Tuesday, October 29, 2013

There are no small adventures



Lately, I've been reading about ambitious adventures into the wild (Wild by Cheryl Strayed, Wild: An Elemental Journey by Jay Griffiths and The Wild Places by Robert Macfarlane).

As well as vicarious experiences, I'm looking for insights. How do others connect with the wild? How do I channel grief at the loss of wild places into healing for the land and for myself? How can I belong to the immensity of nature? Is it possible to penetrate that frustrating barrier between myself and what is outside of myself?






Albert Einstein wrote: “A human being is a part of the whole called by us universe, a part limited in time and space. He experiences himself, his thoughts and feeling as something separated from the rest, a kind of optical delusion of his consciousness. This delusion is a kind of prison for us, restricting us to our personal desires and to affection for a few persons nearest to us. Our task must be to free ourselves from this prison by widening our circle of compassion to embrace all living creatures and the whole of nature in its beauty.”
             
David Abram said, "the deepest impulse in my work...is to renew the experience of being immersed, embedded, in the depths of a living world."







The writers whose work I've been reading seem in their various ways to be seeking a relationship with the wild, in order to find the wild within themselves. (At least, that is one lens through which I read their work.)

Unlike these seekers, I do not climb mountains, drink ayahuasca brewed by Amazonian shamans, or skinnydip in glacial lakes. My adventures are of the micro sort: A red fox or a deer by the river. An indigo bunting foraging in a flash of blue on the edge of a field. A chipmunk zipping between my bicycle wheels. The scent of decaying leaves or oncoming rain or sun-dried sweet grass lifting on a breeze.

Must I journey to the mountain? Is the wild "out there," or hidden in plain sight all around us?


Toward the end of The Wild Places, Robert Macfarlane writes,“But I had learned to see another type of wildness, to which I had once been blind: the wildness of natural life, the sheer force of ongoing organic existence, vigorous and chaotic. This wildness was not about asperity, but about luxuriance, vitality, fun. The weed thrusting through a crack in a pavement, the tree root impudently cracking a carapace of tarmac: these were wild signs, as much as the storm wave and the snowflake.”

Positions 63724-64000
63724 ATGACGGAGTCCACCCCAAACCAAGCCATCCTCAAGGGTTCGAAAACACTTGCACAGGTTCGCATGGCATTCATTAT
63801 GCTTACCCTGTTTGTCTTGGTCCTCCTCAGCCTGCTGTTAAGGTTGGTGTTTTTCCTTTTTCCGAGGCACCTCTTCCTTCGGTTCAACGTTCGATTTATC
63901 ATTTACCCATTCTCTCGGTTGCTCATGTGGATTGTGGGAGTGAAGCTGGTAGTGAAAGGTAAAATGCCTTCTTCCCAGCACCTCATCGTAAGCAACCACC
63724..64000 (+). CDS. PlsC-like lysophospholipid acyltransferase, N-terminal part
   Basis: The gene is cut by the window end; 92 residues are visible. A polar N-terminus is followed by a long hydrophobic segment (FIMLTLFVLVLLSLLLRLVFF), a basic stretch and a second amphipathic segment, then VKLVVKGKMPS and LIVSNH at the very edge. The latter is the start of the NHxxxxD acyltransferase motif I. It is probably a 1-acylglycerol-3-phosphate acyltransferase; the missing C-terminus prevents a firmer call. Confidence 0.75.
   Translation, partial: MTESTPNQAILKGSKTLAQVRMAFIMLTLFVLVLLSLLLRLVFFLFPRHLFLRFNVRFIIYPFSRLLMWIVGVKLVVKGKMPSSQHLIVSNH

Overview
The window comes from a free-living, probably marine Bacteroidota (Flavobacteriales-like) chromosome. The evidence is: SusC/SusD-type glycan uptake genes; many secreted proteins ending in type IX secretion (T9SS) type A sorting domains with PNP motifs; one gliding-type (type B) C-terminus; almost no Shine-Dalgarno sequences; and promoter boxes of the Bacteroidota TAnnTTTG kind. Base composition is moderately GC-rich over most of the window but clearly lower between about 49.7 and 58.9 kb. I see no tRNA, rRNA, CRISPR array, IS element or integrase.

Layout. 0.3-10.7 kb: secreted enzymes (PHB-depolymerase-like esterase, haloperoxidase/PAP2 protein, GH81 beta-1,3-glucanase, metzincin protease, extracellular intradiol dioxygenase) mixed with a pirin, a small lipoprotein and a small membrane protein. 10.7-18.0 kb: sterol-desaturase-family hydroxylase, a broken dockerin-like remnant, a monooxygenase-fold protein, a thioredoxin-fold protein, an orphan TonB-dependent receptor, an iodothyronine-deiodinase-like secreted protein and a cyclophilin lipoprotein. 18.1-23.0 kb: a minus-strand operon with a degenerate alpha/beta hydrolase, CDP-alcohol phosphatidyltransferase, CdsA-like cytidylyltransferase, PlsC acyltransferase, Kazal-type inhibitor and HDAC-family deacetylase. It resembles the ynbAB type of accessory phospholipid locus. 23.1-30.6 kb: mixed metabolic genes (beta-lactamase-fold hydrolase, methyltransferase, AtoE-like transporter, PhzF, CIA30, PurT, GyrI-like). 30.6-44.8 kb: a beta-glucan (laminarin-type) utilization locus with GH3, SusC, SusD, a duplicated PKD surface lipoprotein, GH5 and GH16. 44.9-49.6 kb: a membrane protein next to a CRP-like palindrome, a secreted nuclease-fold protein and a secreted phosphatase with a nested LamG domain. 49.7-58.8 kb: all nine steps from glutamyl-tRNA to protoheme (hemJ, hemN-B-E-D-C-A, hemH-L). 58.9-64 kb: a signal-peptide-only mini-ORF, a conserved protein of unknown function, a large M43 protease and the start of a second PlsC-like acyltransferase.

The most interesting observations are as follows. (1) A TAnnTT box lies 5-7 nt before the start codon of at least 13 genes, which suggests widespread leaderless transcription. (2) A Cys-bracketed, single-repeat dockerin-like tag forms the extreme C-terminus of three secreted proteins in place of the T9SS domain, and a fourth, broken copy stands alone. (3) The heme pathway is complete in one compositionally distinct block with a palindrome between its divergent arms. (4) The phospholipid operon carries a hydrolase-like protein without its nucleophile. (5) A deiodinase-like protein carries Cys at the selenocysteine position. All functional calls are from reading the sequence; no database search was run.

I find myself questing for the same things that these writers quest for, seeking some of the same answers. I welcome them as mentors, guides and companions. Their words, and the words of many of you, keep me company as I wander.

And yet, even the most beautifully written words are only words. Words can revive our longing, articulate our grief, link us back to the landscape with power and magic; but they cannot take the place of immersing our physical selves in that landscape. Just as even the most evocative photograph can offer us one dimension of experience--bereft of sound, or scent, or the touch of the wind on our faces--only an echo of a living, breathing, depthful place.

So, I walk. With appreciation, in gratitude.

This is the adventure outside my door, and I find myself, as N.D. Wilson writes, like an ant trying to assess the cathedrals of Europe. It is more than I am able to encompass.




“We are not exiled from the garden of Eden but living in it still. Paradise is not in the past or future but only in the present, this Earth an untamed heaven, a wild paradise garden.” --Jay Griffiths, Wild: An Elemental Journey




“I imagined the wind moving through all these places, and many more like them: places that were separated from one another by roads and housing, fences and shopping-centres, street-lights and cities, but that were joined across space at that time by their wildness in the wind. We are fallen in mostly broken pieces, I thought, but the wild can still return us to ourselves.” --Robert Macfarlane, The Wild Places




Photos taken on the Mississippi River bluffs along West River Parkway.

4 comments:

  1. I find simply sitting outside works well, in addition to walking. Just sitting quietly, if you do it long enough, seems to attune my senses so I see more, hear more smell more of what is happening all around. I also feel part of it when I grow food. It may be cultivation, but it brings me into contact with the sheer miracle of life. It works for me, anyway :)

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  2. Thank you for the reminder...sometimes the challenge is to sink into what is in front of you and ignore the inner monologue and all the urban noises that compete for attention. A matter of practice for this restless brain.

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  3. I so love what you have written here. <3

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